Travel Tips

3 Things You Need to Know Before Using Uber in Bangkok

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Uber arriving in Bangkok a few years ago was great news for tourists. No longer would you have to fear the horror stories of being ripped off or being sidetracked to some kind of gem shop with special deals.

Site seeing could become more spontaneous — less worry about being stranded at a site with few taxis. And when you over-estimated your ability to walk in the humid heat, it has become much easier to give up and opt for an air conditioned ride without having to wait for a cab to drive by.

Not to mention lessening the language barrier since the app communicated your pickup location and destination.

And for those of us partial to quick international trips and stopovers, it meant we no longer had to carry local currency and make sure we had small change.

But for all the benefits, they still had some issues to work out. In 2015 cars were often nonexistent and in 2016 bad GPS and a language barrier when drivers tried to call or text complicated things.

Fast forward to the end of 2017. Cars are plentiful now, so availability is not a problem, but the impact traffic has on timing and pricing is a problem.

The first time I requested a car during rush hour I wound up having to call the restaurant multiple times begging leniency on my reservation time as I found myself waiting half an hour for a car that was, supposedly, 10 minutes away and then sitting in traffic for an hour to go just a mile and a half.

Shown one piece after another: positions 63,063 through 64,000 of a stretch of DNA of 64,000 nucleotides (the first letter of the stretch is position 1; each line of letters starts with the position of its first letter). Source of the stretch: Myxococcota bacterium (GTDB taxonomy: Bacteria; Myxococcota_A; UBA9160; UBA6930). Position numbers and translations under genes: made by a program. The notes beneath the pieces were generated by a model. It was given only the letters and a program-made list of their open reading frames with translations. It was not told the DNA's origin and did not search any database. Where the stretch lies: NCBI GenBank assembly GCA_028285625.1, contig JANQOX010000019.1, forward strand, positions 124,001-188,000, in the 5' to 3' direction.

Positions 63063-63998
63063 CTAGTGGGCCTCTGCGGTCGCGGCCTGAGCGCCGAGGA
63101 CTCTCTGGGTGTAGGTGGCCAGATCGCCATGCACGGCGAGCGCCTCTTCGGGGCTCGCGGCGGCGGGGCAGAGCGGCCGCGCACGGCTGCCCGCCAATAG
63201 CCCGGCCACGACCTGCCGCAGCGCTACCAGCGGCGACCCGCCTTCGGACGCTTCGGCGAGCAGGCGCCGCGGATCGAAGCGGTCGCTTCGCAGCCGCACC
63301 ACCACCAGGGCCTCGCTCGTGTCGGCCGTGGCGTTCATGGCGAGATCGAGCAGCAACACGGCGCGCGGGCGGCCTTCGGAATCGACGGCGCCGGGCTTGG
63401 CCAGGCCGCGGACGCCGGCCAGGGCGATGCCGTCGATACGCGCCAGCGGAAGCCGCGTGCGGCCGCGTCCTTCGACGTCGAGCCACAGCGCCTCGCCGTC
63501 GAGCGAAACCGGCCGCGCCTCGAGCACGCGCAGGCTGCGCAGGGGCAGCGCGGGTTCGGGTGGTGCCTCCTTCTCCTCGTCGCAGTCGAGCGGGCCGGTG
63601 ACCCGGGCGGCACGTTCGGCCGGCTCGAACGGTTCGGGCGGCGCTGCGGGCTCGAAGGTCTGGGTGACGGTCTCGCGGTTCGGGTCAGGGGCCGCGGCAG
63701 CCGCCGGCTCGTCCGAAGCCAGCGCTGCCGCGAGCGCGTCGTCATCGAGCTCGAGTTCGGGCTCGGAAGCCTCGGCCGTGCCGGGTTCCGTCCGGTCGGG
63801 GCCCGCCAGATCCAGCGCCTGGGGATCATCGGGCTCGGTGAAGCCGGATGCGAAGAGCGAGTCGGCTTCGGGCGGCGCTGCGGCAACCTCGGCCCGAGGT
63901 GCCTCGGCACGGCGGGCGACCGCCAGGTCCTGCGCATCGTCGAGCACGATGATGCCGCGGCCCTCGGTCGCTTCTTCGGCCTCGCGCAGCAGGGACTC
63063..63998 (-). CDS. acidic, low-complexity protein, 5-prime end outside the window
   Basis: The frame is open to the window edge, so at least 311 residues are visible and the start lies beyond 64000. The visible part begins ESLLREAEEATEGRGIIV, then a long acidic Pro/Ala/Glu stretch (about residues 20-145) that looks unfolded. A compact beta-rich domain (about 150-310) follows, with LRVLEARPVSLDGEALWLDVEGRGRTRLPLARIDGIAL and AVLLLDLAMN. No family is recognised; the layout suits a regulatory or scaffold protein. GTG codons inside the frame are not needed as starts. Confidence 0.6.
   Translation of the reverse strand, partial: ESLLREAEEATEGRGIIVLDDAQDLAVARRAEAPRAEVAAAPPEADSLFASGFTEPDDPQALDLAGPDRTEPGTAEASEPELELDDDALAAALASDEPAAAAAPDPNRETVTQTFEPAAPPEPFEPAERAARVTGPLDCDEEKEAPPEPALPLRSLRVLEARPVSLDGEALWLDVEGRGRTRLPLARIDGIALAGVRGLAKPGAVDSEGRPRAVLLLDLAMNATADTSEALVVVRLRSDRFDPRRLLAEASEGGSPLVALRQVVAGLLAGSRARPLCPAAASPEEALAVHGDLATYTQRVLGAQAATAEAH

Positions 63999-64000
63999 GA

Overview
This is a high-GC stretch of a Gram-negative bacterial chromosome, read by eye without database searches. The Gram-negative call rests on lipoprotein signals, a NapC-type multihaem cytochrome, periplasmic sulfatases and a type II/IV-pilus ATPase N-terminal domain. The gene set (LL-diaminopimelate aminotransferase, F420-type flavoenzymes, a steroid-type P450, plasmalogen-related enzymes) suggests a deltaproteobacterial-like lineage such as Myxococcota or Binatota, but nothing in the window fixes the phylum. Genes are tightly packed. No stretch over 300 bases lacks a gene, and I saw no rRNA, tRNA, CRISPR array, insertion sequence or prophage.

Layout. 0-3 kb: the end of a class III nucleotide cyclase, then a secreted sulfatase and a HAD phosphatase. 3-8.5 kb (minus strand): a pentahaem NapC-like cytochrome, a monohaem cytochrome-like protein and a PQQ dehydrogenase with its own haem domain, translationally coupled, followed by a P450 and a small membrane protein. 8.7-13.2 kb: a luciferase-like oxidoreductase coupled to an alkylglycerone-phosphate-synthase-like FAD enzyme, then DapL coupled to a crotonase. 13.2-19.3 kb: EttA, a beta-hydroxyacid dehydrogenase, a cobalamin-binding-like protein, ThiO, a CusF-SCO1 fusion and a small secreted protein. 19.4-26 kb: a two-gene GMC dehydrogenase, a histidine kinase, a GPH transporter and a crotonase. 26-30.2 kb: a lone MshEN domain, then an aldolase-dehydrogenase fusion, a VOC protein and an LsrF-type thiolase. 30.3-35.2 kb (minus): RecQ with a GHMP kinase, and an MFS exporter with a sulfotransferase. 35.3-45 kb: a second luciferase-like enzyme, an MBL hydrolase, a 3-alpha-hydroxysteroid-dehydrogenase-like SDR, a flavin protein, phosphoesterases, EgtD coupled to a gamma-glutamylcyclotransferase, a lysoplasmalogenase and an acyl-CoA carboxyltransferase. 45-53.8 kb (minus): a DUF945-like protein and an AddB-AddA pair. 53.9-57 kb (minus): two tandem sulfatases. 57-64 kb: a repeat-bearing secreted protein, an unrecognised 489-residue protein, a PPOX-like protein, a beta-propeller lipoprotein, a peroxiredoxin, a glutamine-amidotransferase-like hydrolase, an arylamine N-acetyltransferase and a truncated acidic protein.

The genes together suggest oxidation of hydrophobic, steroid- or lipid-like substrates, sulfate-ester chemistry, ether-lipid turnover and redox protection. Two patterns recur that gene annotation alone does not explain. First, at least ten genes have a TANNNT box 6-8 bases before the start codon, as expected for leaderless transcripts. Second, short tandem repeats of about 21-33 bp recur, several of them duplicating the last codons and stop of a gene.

3 things you should know before using Uber in Bangkok 

  1. Surge pricing is most of the time, consider upgrading to “save” money.
    Most of the time I was in Bangkok I was usually going out at peak times – dinner, etc — and UberX was always in a state of surge pricing which made it more expensive than a taxi. In contrast, Uber Black was a comparatively good deal. An UberX ride pricing at 200 baht might be only 50 baht more to upgrade to UberBlack. Always check the more premium options to see the price difference before requesting.
  2. GPS is completely inaccurate, so be ready for your driver
    On this last trip I spent a lot of time staring at my phone, tracking my driver’s progress through traffic. I consistently noticed that there was a lag or glitch with the GPS, so it would look like they were 5 minutes away, if not heading in the opposite direction, and a minute later pulling into the driveway.
  3. ETA is a rough estimate, and by that I mean nonexistent
    This applies to any car transportation really — private car, taxi, Uber — the time estimate you see on Google Maps or the Uber app will be completely off during peak traffic times. If you’re trying to make a reservation be sure to leave a big buffer of time or consider walking. Otherwise you might find yourself desperately calling the restaurant to push your reservation time when you’ve been stuck in a car for over an hour to go 1.5 miles.

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